In 1525, hogs were introduced to the North America. Pork loin is just one of the many cuts popular on American dinner tables. The pork roast, or loin, comes from the area just below the ribs of the hog. Using an oven bag to cook your pork loin typically reduces cooking time -- and makes your cleanup easy.
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Using an oven bag allows you to cook foods without all of the mess from the pan drippings. The heat-resistant bag catches the juices from the pork so they don't stick to your pan. With the drippings enclosed in the bag, the liquid does not evaporate. Because the meat cooks in its own juices, your finished loin is moist and tender rather than dry.
Choosing the correctly sized oven bag is essential. Pork loin ranges in size from 2 1/2 to more than 10 pounds. Oven bags also come in different sizes. A small pork loin can cook in a large oven bag. For heavier cuts, use a bag designated for roasting turkeys. When you set the roast in the bag, the fit should be roomy. The bags will expand while the pork cooks and moisture forms. The bag cannot spread out if it is too small. This may interfere with the cooking process.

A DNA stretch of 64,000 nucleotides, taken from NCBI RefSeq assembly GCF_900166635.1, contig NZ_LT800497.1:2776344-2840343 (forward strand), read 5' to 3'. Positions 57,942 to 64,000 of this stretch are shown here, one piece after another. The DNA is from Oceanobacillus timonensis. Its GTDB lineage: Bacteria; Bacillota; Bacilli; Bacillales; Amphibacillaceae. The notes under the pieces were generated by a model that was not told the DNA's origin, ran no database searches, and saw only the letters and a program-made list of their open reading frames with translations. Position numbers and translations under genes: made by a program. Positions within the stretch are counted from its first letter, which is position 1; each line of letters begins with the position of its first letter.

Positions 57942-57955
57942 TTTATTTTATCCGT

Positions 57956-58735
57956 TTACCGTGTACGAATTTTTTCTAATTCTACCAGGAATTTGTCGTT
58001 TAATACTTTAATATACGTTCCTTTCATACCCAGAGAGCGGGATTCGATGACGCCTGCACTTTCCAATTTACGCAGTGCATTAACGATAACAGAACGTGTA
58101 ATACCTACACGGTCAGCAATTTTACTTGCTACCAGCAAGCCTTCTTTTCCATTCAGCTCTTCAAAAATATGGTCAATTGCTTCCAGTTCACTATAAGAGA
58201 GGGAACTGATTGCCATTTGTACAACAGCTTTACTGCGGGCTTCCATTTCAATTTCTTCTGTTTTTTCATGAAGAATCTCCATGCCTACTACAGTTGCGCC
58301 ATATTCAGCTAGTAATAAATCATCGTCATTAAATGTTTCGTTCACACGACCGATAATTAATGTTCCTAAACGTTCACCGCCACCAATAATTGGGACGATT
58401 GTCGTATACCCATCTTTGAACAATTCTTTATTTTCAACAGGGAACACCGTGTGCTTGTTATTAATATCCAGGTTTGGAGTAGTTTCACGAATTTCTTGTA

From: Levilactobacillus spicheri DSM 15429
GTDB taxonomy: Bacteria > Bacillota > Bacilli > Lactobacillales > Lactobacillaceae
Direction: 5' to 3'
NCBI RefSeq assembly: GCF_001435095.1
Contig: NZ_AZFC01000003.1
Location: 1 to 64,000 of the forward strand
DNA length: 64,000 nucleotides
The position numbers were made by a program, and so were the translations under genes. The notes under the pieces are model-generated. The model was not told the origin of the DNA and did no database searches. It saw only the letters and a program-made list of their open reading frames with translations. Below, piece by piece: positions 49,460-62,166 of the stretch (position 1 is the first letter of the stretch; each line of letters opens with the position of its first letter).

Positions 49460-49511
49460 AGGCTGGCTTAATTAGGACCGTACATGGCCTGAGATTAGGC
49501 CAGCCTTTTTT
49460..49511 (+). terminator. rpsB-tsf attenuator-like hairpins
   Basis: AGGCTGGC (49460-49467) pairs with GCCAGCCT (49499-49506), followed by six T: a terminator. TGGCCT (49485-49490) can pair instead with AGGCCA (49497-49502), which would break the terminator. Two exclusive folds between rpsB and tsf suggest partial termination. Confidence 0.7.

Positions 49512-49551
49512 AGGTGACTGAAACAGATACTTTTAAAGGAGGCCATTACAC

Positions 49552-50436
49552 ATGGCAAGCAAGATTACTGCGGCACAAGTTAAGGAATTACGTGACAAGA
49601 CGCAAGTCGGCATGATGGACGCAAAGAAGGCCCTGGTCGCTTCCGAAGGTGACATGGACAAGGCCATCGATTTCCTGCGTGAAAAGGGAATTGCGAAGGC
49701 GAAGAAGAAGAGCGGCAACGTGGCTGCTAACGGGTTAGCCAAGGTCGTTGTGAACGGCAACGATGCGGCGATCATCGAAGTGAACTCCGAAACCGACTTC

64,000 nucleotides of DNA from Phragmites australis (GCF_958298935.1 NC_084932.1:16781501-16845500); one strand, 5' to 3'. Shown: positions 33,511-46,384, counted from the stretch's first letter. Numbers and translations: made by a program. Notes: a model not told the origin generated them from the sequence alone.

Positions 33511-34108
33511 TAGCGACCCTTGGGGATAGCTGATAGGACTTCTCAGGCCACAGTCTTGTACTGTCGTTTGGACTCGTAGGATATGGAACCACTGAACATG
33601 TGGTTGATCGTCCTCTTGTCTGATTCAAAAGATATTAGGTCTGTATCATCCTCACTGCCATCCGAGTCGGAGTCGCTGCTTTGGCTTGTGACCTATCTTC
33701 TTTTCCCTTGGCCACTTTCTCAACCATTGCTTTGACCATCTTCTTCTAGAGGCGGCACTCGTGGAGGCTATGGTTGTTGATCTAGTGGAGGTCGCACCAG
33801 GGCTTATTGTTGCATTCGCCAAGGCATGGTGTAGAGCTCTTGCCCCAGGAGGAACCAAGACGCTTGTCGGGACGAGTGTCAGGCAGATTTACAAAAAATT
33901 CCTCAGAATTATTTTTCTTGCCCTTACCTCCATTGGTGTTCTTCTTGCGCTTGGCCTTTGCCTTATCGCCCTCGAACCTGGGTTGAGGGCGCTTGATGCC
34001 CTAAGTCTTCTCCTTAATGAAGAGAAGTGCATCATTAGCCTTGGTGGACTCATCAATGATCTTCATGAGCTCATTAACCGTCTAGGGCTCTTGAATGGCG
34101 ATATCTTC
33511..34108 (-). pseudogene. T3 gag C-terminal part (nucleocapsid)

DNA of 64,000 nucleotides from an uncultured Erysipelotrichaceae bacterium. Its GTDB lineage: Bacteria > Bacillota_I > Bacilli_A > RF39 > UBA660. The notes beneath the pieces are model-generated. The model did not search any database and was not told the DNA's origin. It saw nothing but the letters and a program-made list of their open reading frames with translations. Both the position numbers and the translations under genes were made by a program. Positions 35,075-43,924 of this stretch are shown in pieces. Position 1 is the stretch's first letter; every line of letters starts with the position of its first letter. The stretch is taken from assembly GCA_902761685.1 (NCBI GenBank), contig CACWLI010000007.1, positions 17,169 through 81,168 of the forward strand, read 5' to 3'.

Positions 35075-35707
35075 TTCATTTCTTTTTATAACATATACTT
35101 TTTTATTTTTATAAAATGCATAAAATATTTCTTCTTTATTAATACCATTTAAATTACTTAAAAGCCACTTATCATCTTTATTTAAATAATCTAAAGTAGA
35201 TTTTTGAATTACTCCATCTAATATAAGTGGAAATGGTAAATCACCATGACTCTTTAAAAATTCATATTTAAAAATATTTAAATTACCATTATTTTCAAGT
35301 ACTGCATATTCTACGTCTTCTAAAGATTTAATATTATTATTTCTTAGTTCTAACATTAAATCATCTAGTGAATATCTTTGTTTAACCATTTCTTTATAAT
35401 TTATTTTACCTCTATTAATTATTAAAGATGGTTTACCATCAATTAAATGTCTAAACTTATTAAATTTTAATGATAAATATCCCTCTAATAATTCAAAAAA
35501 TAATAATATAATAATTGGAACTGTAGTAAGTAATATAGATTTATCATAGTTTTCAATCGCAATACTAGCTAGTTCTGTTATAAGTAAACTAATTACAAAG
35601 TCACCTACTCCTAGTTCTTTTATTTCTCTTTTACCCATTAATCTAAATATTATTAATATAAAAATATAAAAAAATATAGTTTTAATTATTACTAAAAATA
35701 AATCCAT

Flour or a flour substitute, like cornstarch, is a key component when you opt to roast a pork loin in a bag. The flour blends with the blends the fat and juices in the oven bag to prevent the bag from bursting. Always pour about a tablespoon of flour or flour substitute into the bag prior to cooking -- and then shake the bag to spread the flour around. If your recipe calls for a thickened sauce or gravy, you can add more flour as indicated.
Using an oven bag does not change the basics of preparing your pork loin. Preheat your oven prior to seasoning the meat. Most oven bags come with twist ties that help secure them. If not, cut off a piece of string to close the bag. Place your oven bag into a baking dish that is at least 2-inches-deep. Cook the pork loin until it reaches an internal temperature of 160 degrees Fahrenheit.